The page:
If one thinks the situation hardly satisfactory after all, a very agreeable corrective is to cast the mind back to last January, when M. Isvolsky was saying that the tension between his country and. Austria-Hungary was so acute that any fresh troubles in the Balkans might at once upset the peace of Europe. Now several of those clouds have blown away and, stars shine through the rifts King Ferdinand's visit to St. Petersburg has been followed by his visit to Constantinople, and this second visit, it is said, has been undertaken not merely with the approval of Russia but at the suggestion of Russia. There could hardly be a better sign than that. Russia recognises Turkey as the pivot of the Balkans, and Bulgaria, in spite of all the points of conflict between Turkey and herself, indirectly subscribes to that opinion by means of this visit. In the same way King Peter of Serria, who is now at St. Petersburg, intends to visit Con- stantinople next month. Thus we see Russia most use- fully adding to the probability that Turkey will perceive how ruinous a policy it would be for her to set herself against the Slav elements in the Balkans. It is a wise and admirable part that Russia is playing, but we must not forget that lions may lie in the path of every one and have no respect for virtue. Inside Turkey there is a strong nationalist party which would like to make Turkey once more respected for her ferocity, and this party thinks and argues as though the dispute about the Holy Places, the Russian challenge to Turkey, and the Crimean War were but events of yesterday. Russia is, in fine, mistrusted, although the allies who stood by Turkey in the middle of last century now stand by the defenders of Sebastopol and assure the Turkish Chauvinists that their fears are unfounded and that the Crimean War was a vast mistake. We trust that it will still be possible to convince these people. Russia is now responsible to her political associates Great Britain and France, who desire peace more ardently than perhaps any Powers have ever desired it. The fear that Russia will back the Slav cause—with which she naturally and rightly sympathises—to the point of exciting a conflict in the Balkans is mere moonshine. The cultivated leaders of the Young Turks do not entertain such fears, we are sure ; but, as their followers have not all reached the same standard of political intelligence, they are in the difficult position of having occasionally to satisfy strong outbursts of feeling coming from men who do not understand that the subtle distinction between an Ottoman Empire and a Turkish Empire must be a reality if the Constitution is to be a success.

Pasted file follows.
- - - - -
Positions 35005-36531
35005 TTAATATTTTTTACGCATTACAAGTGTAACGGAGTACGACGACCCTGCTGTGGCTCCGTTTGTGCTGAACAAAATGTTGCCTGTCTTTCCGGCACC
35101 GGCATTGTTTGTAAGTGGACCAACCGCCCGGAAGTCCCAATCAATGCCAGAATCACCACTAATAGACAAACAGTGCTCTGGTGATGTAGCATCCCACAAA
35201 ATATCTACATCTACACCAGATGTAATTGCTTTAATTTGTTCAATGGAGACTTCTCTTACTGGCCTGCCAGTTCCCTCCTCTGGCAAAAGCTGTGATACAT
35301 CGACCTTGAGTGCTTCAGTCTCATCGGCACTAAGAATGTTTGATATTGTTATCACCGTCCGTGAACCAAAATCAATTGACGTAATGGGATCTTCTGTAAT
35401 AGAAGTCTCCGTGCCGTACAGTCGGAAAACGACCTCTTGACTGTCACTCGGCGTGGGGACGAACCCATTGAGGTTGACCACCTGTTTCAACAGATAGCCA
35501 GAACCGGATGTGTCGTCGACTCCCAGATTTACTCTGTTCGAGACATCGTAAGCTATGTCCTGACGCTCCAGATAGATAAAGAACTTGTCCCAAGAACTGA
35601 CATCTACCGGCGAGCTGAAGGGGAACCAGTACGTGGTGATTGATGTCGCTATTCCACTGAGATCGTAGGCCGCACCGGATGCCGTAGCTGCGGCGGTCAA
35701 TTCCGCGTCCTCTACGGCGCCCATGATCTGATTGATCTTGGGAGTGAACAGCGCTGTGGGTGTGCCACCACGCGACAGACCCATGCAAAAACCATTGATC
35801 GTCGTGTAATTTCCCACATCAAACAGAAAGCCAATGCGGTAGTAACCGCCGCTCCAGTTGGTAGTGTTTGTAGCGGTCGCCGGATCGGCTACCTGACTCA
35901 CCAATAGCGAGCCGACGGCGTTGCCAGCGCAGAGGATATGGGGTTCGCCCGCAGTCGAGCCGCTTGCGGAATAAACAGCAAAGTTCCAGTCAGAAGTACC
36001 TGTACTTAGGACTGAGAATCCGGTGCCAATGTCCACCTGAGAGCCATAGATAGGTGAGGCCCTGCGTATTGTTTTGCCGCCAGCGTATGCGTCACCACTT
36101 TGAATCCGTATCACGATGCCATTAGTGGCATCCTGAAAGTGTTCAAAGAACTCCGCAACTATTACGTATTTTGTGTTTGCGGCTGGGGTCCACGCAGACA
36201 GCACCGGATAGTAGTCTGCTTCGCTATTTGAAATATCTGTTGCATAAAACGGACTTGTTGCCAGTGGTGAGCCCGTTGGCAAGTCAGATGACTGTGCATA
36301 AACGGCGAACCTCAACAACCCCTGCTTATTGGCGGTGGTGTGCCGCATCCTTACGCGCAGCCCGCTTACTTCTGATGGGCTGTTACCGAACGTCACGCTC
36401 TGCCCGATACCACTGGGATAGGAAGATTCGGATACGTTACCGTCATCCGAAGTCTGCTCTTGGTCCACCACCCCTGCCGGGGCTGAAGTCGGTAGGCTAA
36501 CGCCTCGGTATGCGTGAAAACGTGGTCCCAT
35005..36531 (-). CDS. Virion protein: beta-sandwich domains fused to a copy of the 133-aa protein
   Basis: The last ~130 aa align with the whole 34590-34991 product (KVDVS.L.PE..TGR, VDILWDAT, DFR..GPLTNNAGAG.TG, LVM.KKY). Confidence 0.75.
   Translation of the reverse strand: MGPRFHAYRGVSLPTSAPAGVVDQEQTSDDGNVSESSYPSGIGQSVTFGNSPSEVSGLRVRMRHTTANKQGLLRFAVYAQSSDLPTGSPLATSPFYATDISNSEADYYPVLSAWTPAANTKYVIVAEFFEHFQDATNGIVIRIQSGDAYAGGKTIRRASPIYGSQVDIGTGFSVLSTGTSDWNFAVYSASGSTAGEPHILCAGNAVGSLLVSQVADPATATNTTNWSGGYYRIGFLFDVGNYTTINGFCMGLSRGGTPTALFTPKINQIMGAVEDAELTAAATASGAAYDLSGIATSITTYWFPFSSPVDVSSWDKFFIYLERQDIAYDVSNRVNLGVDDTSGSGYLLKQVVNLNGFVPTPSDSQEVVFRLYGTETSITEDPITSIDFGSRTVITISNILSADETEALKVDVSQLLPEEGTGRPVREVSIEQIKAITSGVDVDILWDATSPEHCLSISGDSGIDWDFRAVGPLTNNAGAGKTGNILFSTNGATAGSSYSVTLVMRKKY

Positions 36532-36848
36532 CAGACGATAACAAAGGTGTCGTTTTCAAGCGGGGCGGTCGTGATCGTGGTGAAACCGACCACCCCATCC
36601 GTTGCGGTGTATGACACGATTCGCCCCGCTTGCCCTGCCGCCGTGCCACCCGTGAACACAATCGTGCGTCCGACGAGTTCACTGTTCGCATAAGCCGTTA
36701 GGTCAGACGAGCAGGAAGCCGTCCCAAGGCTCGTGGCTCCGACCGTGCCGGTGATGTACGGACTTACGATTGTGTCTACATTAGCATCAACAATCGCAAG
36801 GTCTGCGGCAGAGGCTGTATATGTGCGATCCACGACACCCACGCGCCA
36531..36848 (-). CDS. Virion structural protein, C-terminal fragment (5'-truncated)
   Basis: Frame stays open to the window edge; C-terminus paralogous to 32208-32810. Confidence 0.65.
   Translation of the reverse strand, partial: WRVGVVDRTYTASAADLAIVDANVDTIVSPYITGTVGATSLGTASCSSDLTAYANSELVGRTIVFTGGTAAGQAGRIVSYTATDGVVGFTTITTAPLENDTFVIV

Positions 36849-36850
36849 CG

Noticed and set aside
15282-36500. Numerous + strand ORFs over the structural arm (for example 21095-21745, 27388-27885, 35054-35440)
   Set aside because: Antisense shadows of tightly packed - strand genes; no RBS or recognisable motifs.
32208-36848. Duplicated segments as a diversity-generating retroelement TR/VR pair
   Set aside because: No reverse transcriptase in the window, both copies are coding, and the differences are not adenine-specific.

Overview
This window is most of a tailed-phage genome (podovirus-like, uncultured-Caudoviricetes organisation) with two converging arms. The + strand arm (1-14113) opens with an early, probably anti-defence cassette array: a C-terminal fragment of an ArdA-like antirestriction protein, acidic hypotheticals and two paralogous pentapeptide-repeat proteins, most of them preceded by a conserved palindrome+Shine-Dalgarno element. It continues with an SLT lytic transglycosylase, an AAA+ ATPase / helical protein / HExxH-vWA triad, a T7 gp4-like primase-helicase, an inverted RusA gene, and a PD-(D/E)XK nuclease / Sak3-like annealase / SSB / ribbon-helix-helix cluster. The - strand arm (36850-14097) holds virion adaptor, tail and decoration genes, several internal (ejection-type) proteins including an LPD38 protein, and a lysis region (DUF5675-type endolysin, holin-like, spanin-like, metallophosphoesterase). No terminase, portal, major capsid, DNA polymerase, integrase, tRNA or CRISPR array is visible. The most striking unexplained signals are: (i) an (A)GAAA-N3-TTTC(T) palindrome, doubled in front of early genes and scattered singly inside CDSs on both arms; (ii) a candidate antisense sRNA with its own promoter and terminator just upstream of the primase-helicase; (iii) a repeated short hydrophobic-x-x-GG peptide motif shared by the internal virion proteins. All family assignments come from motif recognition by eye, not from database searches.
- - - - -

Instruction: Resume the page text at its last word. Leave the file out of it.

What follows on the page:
It will be a pleasant result of King Ferdinand's visit to the Sultan if there should be an appeasement in Macedonia, where there has been a continuous succession of ugly incidents lately,—hangings of Bulgarians, summary treat- ment of the Bulgarian clubs, frontier disputes, and con- fused recriminations. A Turkish Deputy has introduced in the Chamber a Bill for expropriating Bulgarian and Greek landowners in Macedonia. It can easily be imagined how such a measure would "appeal to the Chauvinistic instincts of the extreme left wing of the Young Turks, but we hope that little more will be heard of it. It would hardly be possible to reconcile approval of such a" Bill with the protests the Turkish Government has very properly made against the suggestion that the Greek Government might expropriate Moslem landowners in Thessaly. The Moslem landowners of Thessaly are protected by an international arrangement, and if the Military League in Greece should force the pliable Government to disregard the guarantees, the pacific movements of Russia, the wise recognition of Turkey as the leading Balkan Power, and even the reconcilia- tion of Russia and Austria-Hungary, would all be obscured in a moment in the dust of a new Balkan trouble.